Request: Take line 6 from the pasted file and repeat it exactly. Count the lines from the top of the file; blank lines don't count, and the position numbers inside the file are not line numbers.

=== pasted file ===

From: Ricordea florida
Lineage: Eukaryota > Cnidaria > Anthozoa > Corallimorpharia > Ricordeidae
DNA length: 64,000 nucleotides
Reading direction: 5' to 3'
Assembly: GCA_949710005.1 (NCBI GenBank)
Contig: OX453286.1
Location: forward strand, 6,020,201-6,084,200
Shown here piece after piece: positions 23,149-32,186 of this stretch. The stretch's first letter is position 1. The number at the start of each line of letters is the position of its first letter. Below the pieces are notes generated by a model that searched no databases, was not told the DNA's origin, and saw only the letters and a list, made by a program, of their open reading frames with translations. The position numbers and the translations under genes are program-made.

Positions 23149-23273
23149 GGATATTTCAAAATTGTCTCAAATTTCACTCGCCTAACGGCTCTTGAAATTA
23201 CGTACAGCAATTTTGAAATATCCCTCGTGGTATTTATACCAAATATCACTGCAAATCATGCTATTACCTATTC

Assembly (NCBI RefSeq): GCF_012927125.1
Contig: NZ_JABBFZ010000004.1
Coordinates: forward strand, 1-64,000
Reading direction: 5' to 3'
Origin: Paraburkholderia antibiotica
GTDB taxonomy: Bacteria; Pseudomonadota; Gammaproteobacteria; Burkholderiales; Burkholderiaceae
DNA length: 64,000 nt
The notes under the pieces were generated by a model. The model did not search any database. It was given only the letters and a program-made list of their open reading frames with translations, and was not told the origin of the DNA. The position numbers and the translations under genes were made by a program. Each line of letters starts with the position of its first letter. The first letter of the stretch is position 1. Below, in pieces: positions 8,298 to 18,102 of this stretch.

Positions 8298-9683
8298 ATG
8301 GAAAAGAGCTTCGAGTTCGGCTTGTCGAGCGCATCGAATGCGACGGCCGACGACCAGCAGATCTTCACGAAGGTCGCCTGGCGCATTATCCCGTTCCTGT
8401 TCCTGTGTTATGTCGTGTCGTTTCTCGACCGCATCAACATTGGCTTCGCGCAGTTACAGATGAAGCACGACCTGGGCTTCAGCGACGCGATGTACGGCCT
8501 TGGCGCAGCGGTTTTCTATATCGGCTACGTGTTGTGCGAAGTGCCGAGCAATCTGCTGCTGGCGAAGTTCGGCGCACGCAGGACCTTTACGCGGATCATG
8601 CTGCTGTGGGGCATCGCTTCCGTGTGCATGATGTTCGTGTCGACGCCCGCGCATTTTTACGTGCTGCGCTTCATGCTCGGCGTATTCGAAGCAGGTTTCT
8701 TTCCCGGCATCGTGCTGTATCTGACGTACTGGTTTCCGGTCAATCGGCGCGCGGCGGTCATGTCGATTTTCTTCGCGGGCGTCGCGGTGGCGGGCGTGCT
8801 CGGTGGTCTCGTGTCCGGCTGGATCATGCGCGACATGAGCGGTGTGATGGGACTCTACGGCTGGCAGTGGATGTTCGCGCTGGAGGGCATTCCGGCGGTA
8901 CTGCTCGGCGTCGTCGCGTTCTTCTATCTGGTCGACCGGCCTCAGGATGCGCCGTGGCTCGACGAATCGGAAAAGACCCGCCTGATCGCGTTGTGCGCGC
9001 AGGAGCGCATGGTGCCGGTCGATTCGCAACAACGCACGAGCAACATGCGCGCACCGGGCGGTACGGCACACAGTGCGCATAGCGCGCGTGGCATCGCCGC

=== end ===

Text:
Contig: OX453286.1